You see hints of this in the New York Times story today:
Reviewing the evidence, American intelligence officials say they believe that the plot may have been blessed by the highest levels of Al Qaeda’s affiliate in Yemen, including Mr. Awlaki.
“We know that Awlaki has taken a very specific interest in plotting against the United States, and we’ve found that he’s usually behind any attempted attack on American targets,” said one official.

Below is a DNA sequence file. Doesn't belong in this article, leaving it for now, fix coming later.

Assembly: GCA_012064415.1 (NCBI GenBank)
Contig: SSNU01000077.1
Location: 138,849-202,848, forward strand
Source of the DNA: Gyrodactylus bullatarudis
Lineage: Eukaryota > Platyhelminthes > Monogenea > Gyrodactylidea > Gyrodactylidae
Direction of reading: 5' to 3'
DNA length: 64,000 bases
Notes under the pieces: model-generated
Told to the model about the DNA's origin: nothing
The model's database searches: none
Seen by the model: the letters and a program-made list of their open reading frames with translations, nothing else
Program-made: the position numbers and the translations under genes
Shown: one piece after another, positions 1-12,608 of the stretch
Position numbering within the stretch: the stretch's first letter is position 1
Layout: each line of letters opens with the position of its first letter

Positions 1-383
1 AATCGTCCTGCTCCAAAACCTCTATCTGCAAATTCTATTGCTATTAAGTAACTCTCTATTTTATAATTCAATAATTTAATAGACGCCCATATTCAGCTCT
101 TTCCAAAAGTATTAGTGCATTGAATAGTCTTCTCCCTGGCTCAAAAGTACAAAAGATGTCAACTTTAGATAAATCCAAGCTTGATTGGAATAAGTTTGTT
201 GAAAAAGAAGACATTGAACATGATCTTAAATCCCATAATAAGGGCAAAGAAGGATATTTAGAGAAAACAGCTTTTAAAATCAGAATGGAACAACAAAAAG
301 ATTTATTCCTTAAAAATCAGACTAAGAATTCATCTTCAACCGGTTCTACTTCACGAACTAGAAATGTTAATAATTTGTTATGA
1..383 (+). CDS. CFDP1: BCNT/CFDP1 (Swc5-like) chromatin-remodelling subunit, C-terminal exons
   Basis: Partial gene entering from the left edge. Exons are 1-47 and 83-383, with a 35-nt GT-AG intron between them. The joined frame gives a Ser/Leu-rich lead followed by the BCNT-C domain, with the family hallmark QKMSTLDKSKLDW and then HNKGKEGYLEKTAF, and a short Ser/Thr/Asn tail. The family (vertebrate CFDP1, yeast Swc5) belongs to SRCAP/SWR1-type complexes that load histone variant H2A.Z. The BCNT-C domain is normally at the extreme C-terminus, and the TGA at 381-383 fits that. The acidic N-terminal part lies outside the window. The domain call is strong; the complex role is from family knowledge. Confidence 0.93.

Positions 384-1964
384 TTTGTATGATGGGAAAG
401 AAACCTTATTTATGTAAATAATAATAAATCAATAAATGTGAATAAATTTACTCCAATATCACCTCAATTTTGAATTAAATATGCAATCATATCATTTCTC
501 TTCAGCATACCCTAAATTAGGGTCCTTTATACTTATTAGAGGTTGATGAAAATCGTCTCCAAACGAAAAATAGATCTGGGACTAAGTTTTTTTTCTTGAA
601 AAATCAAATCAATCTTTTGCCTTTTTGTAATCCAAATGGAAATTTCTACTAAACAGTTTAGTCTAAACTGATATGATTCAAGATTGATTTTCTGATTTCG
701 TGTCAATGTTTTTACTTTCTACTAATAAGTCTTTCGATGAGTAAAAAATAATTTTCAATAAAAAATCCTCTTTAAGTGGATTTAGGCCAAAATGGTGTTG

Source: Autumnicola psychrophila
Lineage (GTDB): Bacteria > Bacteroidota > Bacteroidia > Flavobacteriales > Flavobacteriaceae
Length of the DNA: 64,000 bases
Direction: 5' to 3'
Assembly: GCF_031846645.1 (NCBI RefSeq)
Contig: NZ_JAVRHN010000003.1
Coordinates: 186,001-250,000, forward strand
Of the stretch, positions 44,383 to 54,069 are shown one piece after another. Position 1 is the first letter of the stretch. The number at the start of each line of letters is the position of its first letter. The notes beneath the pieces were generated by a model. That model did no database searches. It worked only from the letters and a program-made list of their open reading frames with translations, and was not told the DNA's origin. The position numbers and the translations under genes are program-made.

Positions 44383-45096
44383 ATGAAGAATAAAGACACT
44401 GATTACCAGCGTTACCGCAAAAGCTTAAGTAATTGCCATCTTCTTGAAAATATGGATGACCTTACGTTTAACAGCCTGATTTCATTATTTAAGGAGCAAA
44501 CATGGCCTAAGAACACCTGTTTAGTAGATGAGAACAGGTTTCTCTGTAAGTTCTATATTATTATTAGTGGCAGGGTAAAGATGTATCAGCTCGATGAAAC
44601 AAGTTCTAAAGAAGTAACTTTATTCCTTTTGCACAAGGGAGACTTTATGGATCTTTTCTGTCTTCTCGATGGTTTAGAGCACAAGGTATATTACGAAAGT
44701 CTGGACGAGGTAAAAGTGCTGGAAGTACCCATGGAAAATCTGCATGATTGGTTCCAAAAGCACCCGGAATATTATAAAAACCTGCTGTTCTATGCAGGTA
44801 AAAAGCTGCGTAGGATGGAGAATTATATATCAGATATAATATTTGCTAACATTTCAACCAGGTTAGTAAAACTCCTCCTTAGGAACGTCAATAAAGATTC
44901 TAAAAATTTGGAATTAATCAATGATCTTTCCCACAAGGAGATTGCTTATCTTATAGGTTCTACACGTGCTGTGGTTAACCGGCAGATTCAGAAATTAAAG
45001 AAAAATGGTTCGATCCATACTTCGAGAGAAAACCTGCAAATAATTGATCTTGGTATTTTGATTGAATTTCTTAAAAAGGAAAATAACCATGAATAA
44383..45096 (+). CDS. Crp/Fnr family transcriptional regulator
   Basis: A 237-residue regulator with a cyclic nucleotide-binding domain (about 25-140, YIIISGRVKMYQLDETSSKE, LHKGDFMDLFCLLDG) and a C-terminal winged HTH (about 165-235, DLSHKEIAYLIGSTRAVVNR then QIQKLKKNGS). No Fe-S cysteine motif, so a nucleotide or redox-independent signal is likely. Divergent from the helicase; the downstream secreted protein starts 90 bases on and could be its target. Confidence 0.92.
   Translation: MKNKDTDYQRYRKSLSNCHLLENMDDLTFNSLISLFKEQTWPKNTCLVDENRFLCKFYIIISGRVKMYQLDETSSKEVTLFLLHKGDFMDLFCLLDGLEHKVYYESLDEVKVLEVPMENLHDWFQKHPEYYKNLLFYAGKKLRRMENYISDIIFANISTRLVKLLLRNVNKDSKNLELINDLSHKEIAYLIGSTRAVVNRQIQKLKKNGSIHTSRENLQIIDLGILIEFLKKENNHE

Still they cautioned that it was still early to draw any firm conclusions and they did not present proof of Mr. Awlaki’s involvement.
We don't need to go through all the arguments against assassinating Awlaki here. The issue I'm raising, I guess, is more political than legal in nature. And the issue is this: I don't trust the Obama Administration -- any more than I would trust any chief executive -- not to wave the almost-bloody shirt in order to smooth over public concerns about the propriety of an assassination program aimed at an American citizen, no matter how loathesome that citizen might (allegedly) be. This case might demonstrate the need to stop Awlaki; it doesn't necessarily follow that we need to drop due process as a result.